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The Matinee Idol

The Matinee Idol(1928)

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FULL SYNOPSIS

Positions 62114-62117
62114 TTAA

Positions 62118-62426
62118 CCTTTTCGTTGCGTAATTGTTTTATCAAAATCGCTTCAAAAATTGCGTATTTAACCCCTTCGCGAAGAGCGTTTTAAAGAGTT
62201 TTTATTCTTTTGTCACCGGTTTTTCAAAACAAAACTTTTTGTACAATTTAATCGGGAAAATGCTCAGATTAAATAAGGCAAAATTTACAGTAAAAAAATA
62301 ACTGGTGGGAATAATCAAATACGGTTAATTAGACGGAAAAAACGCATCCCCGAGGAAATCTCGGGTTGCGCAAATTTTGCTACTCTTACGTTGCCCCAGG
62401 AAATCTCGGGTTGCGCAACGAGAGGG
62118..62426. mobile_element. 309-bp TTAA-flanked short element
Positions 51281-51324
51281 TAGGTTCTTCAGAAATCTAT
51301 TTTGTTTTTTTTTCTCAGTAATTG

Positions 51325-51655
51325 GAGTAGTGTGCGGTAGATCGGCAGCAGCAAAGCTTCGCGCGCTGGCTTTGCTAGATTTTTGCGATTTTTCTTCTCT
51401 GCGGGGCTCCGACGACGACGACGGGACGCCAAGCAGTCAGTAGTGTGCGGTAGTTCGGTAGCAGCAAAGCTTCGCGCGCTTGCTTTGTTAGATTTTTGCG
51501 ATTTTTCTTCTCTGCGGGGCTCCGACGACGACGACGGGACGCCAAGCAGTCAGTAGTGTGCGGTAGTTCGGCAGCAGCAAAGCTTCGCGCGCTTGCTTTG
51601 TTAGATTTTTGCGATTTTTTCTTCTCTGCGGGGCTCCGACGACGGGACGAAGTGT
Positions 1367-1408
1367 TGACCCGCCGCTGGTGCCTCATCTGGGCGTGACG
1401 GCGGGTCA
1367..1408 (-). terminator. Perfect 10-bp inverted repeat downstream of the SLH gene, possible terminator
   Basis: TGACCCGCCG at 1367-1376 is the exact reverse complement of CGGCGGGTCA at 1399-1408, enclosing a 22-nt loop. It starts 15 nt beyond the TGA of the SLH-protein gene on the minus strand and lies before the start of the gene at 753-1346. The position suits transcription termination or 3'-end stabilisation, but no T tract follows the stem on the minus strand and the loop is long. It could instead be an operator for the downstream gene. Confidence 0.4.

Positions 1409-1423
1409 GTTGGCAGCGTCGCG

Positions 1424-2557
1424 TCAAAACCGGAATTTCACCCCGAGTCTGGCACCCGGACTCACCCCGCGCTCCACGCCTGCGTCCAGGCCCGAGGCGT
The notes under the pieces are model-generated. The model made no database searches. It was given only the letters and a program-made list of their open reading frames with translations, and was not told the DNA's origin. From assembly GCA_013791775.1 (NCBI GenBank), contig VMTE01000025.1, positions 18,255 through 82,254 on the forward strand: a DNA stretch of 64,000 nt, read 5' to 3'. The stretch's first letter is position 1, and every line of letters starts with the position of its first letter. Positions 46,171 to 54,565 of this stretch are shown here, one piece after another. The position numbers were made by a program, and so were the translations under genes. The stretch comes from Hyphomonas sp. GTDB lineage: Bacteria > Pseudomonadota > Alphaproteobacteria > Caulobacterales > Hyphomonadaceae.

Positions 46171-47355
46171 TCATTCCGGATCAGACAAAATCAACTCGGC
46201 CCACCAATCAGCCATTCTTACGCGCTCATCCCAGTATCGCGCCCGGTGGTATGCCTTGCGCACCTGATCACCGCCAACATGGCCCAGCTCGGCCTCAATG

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Don Wilson, a famous blackface comedian and member of a New York theater company, and Wingate, his manager and writer, leave for a vacation prior to the opening of their Broadway revue. Don, Wingate and other members of the company become temporarily stranded in an upstate town, where, to pass time, they attend the Great Bolivar Stock Company's Civil War melodrama. Don, a sophisticated actor, is hired to play a part in the melodrama when Ginger Bolivar, star of the production and daughter of Col. Jasper Bolivar, the director-writer-producer, chooses him from a line of applicants, with whom he inadvertently mingles, to play a Confederate soldier who dies in her arms. Don's friends watch the bad, melodramatic performance in disbelief, and when laughter breaks out in the audience, Ginger believes it is because of Don's rotten acting. Later, Wingate decides that the novelty act is just what he needs to complete his Broadway show, and signs the Bolivar troupe for the New York engagement. Ginger agrees to the arrangement, but expresses her dissatisfaction with Don, whom she has just fired from the cast. Don is reinstated, however, when Wingate insists on having the original cast in his show. In order to keep his identity a secret from the rest of the troupe, Don changes his name to Harry Mann. Further complications arise when J. Madison Wilberforce, Ginger's leading man, becomes jealous over her attentions to Don, especially because he has plans to wed the lovely star. Don, who has fallen in love with Ginger himself, realizes that the act will devastate Ginger and her father, and decides to protect them by calling off the act, but Wingate rejects his pleas. At a masquerade party on the eve of the show's opening, Ginger is introduced to Don, the masked host, and later reports to "Harry Mann" that she was thrilled by the delightful host. The play opens to uproarious laughter at the Bolivar troupe's act. Interpreting the audience's response as an insult, Ginger leaves the theater despondent. Don follows her, in blackface for his next act, but the rain soon washes away his disguise, thus revealing his identity. Because Ginger believes she has been deceived, the Bolivars pull their troupe out of New York and head back upstate, where they resume their search for another actor to play the Confederate soldier. Don, still in love with Ginger, has followed the troupe, and presents himself to Ginger at the audition, where the leading lady takes him back into her arms after he delivers the line "I love you" more convincingly than the other applicants.